Most financing announcements are incredibly similar. They include the amount of cash raised, the investors, what the cash is for (“we’re hiring!” Yes, we know…), and if the press can get it, a big focus on valuation and occasionally metrics. As Brad Feld pointed out, these types of funding announcements don’t tell a real story and there is little to learn from them. Now there is a very small group of people beginning to publish transparent funding announcements which we believe are far more interesting.
So in the spirit of transparency, one of our founding values, here is the full scoop on how we raised our seed funding for VENTUREAPP.
We previously wrote about how we landed on the idea for VENTUREAPP, detailing our initial efforts to create a startup studio, which turned into the platform we’re building today. As mentioned, we couldn’t raise enough capital to really get a studio off the ground but while we were pitching that concept, an initial studio project idea piqued the interest of one investor. The concept was a software platform to help aggregate key resources for startups. At first, we thought this would be mostly content based, which you can see from the initial mockup below.
The more and more we thought about the platform, the more we realized that the end goal of the platform is really similar to the studio’s – help entrepreneurs succeed – but much more scalable. As we spoke to a number of tech companies in Boston, we quickly learned that companies of all sizes need help with many different aspects of their business. Whether they were pre-funding, seed-funded, or much larger, all professionals we spoke to wanted direct connections to solutions for their professional needs.
In March 2015, we dropped everything to focus on this platform. After a long session of riffing on the product, we all agreed on loving the word “venture” as it embodies the pursuit of building something from nothing. Following this session, we conducted a lot of research and spoke to many entrepreneurs, landing on the decision to name the platform VENTUREAPP. While we knew from the beginning that VENTUREAPP could be a large scale professional network, our initial focus was to help entrepreneurs, which “venture” implies. And, the domain was surprisingly available for about $50.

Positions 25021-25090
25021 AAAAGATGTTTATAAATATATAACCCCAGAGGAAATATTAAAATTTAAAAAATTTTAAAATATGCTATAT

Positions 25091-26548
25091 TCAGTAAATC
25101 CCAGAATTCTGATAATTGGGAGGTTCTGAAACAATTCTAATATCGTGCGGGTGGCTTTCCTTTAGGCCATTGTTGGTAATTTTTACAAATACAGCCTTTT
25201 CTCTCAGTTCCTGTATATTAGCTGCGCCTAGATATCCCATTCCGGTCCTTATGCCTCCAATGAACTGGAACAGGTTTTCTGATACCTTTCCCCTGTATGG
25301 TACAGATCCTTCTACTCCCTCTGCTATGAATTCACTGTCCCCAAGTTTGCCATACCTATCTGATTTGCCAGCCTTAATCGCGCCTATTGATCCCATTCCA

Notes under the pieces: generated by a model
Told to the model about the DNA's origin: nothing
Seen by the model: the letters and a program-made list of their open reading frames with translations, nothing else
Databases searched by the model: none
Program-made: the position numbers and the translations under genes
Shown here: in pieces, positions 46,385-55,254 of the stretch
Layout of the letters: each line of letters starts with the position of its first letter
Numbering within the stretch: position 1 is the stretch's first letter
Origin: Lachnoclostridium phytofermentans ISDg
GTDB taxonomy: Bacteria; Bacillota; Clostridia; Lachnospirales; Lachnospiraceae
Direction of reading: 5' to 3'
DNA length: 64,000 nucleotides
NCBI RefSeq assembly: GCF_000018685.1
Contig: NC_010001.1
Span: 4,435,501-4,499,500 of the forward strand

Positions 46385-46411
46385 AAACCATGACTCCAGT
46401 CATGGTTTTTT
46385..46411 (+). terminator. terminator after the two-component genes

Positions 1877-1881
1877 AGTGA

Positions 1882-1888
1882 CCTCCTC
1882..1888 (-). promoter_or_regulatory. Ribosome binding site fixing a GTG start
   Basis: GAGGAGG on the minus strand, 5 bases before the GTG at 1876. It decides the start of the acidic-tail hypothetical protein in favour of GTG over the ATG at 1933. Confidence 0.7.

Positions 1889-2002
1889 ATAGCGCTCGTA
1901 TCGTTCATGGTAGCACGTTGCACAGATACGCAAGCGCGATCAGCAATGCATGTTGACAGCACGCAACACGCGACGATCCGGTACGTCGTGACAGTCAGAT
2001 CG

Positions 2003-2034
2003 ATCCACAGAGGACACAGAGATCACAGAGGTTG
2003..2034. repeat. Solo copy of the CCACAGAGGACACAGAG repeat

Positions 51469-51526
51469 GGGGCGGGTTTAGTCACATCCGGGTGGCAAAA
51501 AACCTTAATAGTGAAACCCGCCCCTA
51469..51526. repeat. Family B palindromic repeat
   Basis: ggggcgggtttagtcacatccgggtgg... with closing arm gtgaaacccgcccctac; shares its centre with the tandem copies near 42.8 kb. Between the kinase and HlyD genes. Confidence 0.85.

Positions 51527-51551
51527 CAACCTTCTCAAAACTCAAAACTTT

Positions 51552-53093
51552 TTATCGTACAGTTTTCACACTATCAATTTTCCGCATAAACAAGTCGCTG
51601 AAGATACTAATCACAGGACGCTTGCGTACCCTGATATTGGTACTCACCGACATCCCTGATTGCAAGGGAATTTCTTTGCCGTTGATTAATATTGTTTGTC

Jeff Fagnan & FKA, soon to be Accomplice
I first met Jeff Fagnan in early 2011 at the old Atlas Venture offices. I had been introduced to Jeff by Ryan Moore, who at the time had just left Grandbanks Capital to join Jeff at Atlas. I had been pitching Ryan at Grandbanks for Streetwise Media when he made the jump over.
When I first pitched Jeff, Atlas was moving offices from outside the city into Cambridge. The place was big and empty and ultimately would be the first of many VCs making the move from Waltham and other suburbs to the city. I printed out a copy of my deck and as we sat down, Jeff flipped through a few pages and quickly discarded it.
“So what are you building?” he asked me. I responded, “a media empire.” He laughed, asked a handful of questions and within about 15-20 minutes told me that he was “in” and to use his initial commitment to raise a seed round.
Fast forward to March 2015 and a lot had changed. We sold Streetwise at the end of 2012 and Atlas had announced at the beginning of the year they would be splitting its tech and life sciences practices into two funds. Over the past four years, the Atlas tech practice had developed into one of the early stage leaders in Boston VC. They took on a lot of the challenges Boston’s tech ecosystem faced by seeding a high number of companies, particularly those with untested founders.
We spoke to Jeff and Ryan about the studio concept and both were supportive personally, though it wasn’t a fit for the fund. This was a relatively common answer we received from VCs in the area. So when we decided to try to raise a seed round for VENTUREAPP, we were a bit weary of immediately circling back with a number of the funds we already pitched for a new concept. We simply didn’t like the idea of pitching multiple ideas. Luckily, I had known Jeff and Ryan for a while, and I knew we could have a relatively casual conversation about the idea.
Right at the end of March, we sat down with Jeff and ran him through a short deck outlining VENTUREAPP. Jeff quickly said he liked the general concept and had kicked around a similar idea with a number of people over the years. He told us to flesh out the product mockups more and to come back in a week after he had the time to talk to some people and do his own research.